Though not every student has researched teacher salaries, it is true that information can be found online, as can many other financial dealings of this public school district. But why is this possible, exactly?

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WHERE THE MONEY COMES FROM

Because taxes are used to fund schools, such figures are public information. That is how Liberty, like any public school in the United States, is able to operate.
But unlike many schools across the country, Liberty has high levels of local funding for schools, thanks to voter approved bonds and levies. In its most recent bond, the Issaquah School District was approved to build several more schools. Turney explained how this process works.
“The district will go out to voters and say we want to issue some debt in the form of bond. We want to borrow some money and we want to build a bunch of buildings, so we went out and voters approved $533 million for this,” Turney said.
Thanks to bonds such as this, as well as other local fees and taxes, 26.2 percent of the Issaquah School District’s budget comes from local funds. These funds are typically acquired through property taxes.
In total, the Issaquah School District receives approximately $14,900 per student, per year from federal, state, and local funding. Though this amount has risen considerably over the years, if multiplied by the 13 years a typical student will spend in public school, it means our educations are currently valued at about $193,000 per student.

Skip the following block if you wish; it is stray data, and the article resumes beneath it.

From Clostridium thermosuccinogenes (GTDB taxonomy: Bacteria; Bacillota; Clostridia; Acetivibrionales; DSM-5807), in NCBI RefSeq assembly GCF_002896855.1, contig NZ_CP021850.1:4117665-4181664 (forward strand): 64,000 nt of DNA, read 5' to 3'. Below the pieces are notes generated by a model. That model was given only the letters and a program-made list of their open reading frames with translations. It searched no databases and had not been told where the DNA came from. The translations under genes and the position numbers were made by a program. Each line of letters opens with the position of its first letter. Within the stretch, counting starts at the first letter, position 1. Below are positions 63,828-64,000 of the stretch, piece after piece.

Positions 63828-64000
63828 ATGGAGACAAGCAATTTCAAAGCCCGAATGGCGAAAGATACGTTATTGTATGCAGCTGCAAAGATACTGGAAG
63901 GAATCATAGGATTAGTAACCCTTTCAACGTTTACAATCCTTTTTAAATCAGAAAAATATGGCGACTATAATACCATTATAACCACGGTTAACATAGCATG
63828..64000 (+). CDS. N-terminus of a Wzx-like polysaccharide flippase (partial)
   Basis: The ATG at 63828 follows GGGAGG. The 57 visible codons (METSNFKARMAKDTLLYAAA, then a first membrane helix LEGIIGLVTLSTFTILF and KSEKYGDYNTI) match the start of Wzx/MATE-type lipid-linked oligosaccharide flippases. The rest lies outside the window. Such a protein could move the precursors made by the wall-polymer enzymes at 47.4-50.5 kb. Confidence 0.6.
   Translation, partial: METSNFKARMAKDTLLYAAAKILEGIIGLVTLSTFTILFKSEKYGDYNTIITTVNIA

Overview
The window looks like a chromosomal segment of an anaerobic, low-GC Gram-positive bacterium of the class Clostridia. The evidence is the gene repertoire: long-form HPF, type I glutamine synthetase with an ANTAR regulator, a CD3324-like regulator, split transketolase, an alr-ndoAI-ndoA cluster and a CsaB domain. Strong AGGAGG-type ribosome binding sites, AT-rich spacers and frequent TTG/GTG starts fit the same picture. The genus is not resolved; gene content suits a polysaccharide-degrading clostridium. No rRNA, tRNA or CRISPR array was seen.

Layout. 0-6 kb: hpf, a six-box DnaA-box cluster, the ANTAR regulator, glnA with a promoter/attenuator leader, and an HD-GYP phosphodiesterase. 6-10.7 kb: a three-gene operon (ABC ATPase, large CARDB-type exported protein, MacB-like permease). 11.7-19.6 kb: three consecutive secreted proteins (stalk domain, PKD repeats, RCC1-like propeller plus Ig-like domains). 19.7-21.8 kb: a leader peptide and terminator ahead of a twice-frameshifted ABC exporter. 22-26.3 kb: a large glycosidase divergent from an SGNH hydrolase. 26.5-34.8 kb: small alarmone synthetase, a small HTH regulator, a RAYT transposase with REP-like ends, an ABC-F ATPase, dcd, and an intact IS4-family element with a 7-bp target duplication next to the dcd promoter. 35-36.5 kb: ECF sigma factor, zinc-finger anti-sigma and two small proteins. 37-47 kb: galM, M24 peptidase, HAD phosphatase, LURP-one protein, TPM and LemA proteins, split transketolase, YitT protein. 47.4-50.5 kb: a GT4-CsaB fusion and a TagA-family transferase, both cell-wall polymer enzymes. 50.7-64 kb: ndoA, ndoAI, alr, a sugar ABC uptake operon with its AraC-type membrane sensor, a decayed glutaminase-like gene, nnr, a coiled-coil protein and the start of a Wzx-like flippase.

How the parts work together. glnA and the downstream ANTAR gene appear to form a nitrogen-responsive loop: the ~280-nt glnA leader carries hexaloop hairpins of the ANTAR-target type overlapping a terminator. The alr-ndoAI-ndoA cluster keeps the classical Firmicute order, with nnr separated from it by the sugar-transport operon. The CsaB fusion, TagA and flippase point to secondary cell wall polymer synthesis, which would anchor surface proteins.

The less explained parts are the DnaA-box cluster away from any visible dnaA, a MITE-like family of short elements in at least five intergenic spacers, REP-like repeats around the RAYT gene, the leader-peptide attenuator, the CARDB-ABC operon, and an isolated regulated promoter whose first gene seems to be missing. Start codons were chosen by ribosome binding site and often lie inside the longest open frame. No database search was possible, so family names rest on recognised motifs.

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BUILDING LIBERTY

One of the uses for money raised through bonds was Liberty’s renovation, completed in 2016. Two bonds—one passed in 2006, the other in 2012—provided $86,470,000 for the school building to be given a major upgrade. Thanks to these bonds, Liberty gained many new features and rooms, including a new library, ne w auxiliary gym, new classroom wings, and an expanded Performing Arts Center. Also thanks to the 2012 bond, Liberty got new bleachers for $4,875,000.
Liberty’s students appreciate their revamped school building and all its features.
“The other day, I walked into Beaver Lake Middle School,” senior Lilly Moore said.
Beaver Lake has been approved for an upgrade thanks to a 2016 bond, but has not been renovated since 1994.
“I felt like I was in prison,” Moore said. “I was surrounded by cement walls and no windows. So I am very thankful for all of the big windows we have here. It makes things so much happier and brighter.”
Galluzzo agreed that this school is a point of pride, especially given all the construction and funding that went into it.
“My sister was here during the renovation, so she had four years of construction in high school,” Galluzzo said. “So when I got here, getting to experience this brand new school, she told me: if somebody even puts gum under something, I will come to Liberty and hurt them. There is so much work put into this school, and not many people realize that.”